Surgical Removal of Teeth is also known as Exodontia. Dental extraction is the removal of the dental element (tooth). It can be performed through surgery.
Reasons for Dental Surgical Removal of Teeth
- Exo inclusive, semi included or impacted: It is that tooth that can’t erupt (born), not reaching its position in the dental arch within the expected time
- Exo Root: Removal of remains of roots trapped within the bone tissue or attached to the gum;
- Exo Simple: Surgical removal of teeth that have erupted normally but may be damaged (decayed, broken, etc). It is also the term used for the extraction of children’s milk teeth.
The Importance of Surgical Removal of Teeth
A tooth should only be extracted with professional guidance. It is important to perform the surgical procedures to avoid some serious problems, such as cysts, tumors and infections. At an accelerated stage these problems can cause very serious systemic disorders.
On the day of your tooth extraction, the ideal is to take a light meal and take any medications that may be prescribed, such as antibiotics. Avoid wearing make-up or any heavy accessory on the hair, so as not to cause discomfort or disturb the positioning of your head during surgical removal of teeth. It is important to inform the dentist of your health history so that care is taken in advance if necessary. Surgery Procedure The surgical removal of teeth starts after administration of local anesthesia and / or administration of a sedative, the teeth are released using an extraction instrument and then removed with the dental forceps. In the case of included teeth, a small incision is made in the place where the tooth is and removed any bone or tissue that may be covering them. Then, the teeth are released using an extraction instrument, removing them with dental forceps. Sometimes the tooth is not complete extracted, but in small sections, to avoid the amount of bone that has to be removed to allow full drainage. In the case of an incision, the incision is closed using stitches.
Post Operative Care
Some precautions should be taken in the first few days after surgery:
- Take the medications correctly. Mild, moderate or strong analgesics, sedatives, steroid or non-steroidal anti-inflammatory drugs, and antibiotics may be used. Medication time should be set by the practitioner, but in general three days for analgesic medication and three to 15 days for antimicrobials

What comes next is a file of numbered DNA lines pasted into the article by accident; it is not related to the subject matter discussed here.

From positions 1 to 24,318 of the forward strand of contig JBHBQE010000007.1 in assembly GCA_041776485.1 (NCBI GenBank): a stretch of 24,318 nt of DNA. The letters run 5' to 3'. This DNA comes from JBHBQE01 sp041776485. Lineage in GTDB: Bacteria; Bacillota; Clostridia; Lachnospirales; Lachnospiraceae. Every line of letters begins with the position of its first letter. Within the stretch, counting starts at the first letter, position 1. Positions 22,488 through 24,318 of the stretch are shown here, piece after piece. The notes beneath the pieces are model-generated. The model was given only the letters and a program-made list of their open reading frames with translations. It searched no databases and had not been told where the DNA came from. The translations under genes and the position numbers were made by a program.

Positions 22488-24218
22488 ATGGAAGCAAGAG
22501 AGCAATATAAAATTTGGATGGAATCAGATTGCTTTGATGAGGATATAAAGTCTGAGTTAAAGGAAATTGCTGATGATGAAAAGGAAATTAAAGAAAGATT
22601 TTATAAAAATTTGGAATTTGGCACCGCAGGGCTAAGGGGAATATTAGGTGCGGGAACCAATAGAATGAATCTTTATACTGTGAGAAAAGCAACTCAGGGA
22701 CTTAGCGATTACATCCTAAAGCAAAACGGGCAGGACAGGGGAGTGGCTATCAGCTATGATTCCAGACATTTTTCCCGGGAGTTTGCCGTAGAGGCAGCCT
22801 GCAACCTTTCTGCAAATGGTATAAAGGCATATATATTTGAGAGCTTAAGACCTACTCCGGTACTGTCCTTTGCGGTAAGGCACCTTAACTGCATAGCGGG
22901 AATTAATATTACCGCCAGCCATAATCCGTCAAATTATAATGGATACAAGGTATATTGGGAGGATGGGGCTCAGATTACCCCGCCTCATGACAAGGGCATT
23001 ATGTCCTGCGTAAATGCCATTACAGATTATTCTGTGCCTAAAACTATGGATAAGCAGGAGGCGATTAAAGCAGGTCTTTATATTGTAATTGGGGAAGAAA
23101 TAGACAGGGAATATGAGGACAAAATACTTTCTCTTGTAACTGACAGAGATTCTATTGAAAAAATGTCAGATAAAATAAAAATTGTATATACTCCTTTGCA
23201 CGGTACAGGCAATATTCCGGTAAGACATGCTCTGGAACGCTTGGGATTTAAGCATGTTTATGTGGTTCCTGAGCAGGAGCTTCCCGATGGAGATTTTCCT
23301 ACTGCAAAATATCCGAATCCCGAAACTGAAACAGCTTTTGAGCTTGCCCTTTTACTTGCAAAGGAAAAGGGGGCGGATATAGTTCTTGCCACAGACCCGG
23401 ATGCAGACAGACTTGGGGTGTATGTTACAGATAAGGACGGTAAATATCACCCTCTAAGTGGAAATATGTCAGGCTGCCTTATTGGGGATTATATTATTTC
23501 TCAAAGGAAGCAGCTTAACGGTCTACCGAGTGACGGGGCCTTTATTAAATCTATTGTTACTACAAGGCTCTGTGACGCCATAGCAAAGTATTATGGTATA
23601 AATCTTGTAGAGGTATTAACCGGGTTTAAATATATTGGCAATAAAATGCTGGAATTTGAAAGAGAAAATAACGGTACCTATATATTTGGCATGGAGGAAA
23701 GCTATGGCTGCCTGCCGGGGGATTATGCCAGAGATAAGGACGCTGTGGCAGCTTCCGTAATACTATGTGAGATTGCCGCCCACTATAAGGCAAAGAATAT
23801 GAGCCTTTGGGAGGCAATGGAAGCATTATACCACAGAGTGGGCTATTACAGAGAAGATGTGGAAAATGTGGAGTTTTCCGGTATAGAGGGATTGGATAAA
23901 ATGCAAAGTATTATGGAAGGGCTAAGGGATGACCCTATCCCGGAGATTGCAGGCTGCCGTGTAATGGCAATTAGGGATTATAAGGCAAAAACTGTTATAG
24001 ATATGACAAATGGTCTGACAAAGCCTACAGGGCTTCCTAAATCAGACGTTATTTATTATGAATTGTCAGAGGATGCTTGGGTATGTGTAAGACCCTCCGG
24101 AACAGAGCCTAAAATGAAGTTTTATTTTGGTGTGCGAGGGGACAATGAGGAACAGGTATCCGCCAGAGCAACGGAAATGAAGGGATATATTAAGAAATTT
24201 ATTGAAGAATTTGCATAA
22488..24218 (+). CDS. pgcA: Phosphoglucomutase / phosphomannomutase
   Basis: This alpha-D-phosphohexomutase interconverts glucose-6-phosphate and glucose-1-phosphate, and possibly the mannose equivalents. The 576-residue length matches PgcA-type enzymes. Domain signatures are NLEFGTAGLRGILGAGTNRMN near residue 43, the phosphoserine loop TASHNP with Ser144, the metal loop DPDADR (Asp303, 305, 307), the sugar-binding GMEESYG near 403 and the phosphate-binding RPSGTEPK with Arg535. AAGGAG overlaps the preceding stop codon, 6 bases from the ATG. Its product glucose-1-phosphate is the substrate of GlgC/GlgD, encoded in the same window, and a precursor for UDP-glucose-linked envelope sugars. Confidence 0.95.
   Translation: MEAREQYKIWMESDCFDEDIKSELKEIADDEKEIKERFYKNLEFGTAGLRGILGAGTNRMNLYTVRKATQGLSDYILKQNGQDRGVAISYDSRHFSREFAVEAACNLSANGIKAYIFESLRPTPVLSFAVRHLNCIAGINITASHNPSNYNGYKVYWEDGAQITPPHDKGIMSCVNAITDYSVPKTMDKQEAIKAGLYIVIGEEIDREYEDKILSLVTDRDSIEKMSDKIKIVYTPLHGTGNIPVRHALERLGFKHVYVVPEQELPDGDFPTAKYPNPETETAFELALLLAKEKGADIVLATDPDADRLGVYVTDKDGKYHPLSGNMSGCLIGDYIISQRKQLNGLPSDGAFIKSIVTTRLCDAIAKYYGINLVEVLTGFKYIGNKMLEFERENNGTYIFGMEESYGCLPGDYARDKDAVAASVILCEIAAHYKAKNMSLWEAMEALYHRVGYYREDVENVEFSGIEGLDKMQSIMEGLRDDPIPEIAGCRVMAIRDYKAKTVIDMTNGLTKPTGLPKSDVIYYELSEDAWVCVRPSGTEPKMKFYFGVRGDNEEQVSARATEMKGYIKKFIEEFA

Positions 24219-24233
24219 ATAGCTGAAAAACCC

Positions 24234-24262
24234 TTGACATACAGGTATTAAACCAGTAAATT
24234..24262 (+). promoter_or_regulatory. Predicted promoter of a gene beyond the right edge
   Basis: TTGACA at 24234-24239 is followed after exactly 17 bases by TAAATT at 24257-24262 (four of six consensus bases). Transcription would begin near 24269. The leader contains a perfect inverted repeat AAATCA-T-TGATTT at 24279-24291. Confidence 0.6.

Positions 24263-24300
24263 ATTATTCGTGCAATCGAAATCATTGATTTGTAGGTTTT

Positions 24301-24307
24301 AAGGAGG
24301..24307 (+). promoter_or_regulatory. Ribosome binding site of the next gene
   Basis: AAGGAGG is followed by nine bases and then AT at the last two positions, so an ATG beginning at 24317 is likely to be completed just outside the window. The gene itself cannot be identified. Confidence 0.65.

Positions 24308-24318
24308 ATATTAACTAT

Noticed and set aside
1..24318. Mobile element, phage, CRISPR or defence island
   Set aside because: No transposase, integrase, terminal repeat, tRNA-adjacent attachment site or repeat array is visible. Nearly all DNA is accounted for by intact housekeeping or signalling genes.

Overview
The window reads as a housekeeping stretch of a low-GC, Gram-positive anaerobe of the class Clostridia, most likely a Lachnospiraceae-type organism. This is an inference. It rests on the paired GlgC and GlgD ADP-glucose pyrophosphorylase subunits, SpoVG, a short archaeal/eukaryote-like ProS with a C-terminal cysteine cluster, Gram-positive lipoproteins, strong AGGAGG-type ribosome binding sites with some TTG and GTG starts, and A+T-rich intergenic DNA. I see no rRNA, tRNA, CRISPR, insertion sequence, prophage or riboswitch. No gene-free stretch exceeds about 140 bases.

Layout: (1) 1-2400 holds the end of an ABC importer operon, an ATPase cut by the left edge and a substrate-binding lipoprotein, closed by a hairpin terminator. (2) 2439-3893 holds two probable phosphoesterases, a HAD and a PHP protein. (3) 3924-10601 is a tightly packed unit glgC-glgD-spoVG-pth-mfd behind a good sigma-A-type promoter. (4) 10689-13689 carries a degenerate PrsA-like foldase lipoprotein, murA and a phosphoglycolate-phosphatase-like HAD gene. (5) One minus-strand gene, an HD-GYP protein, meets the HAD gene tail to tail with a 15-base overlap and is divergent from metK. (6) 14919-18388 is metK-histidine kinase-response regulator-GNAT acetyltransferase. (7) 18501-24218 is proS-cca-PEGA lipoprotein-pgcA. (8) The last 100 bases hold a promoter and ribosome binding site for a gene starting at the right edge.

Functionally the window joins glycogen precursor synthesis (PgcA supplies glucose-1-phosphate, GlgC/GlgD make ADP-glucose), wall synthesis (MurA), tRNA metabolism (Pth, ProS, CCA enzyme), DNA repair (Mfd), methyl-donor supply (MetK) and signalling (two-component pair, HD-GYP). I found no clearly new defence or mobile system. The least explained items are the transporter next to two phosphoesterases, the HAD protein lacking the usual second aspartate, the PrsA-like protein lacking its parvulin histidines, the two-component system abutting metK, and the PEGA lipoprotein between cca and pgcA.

- Avoid mouth washing or spitting in the first 24 hours after extraction from the syringe as well as making suction movements
- A liquid diet should be made within the first three days, avoiding eating hot foods. Over the next four days, a doughy diet is recommended, avoiding the fours consuming granular, hard or consistent foods. This helps decrease swelling and bleeding, reducing the risk of infections. It is important that both the liquid and the pasty diet be nutritious, keeping the immune system strengthened
- Brush your teeth gently than usual and avoid the neighboring teeth of the removed plaques during the first 24 hours. On the second day, resume gentle brushing of your teeth. Do not use commercial mouthwashes unless otherwise prescribed by your doctor.
- Don’t smoke for at least the first 7 days. The cigarette contains toxic substances that penetrate the mucosa of the mouth and can infect the scar
- Don’t drink alcohol. They may interact with medication and cause side effects
- Seven days after extraction the patient should return to the clinic to remove the stitches.
Leaving points in the mouth beyond what the dentist foresees may result in the retention of food, bacteria and impurities that make healing difficult, jeopardizing the health of neighboring teeth and the rest of the mouth, which can lead to infection and wounds in the area. The stitches may only be in the mouth when they are of the absorbable type, and no medical visit is necessary for removal.
Other Oral Surgeries
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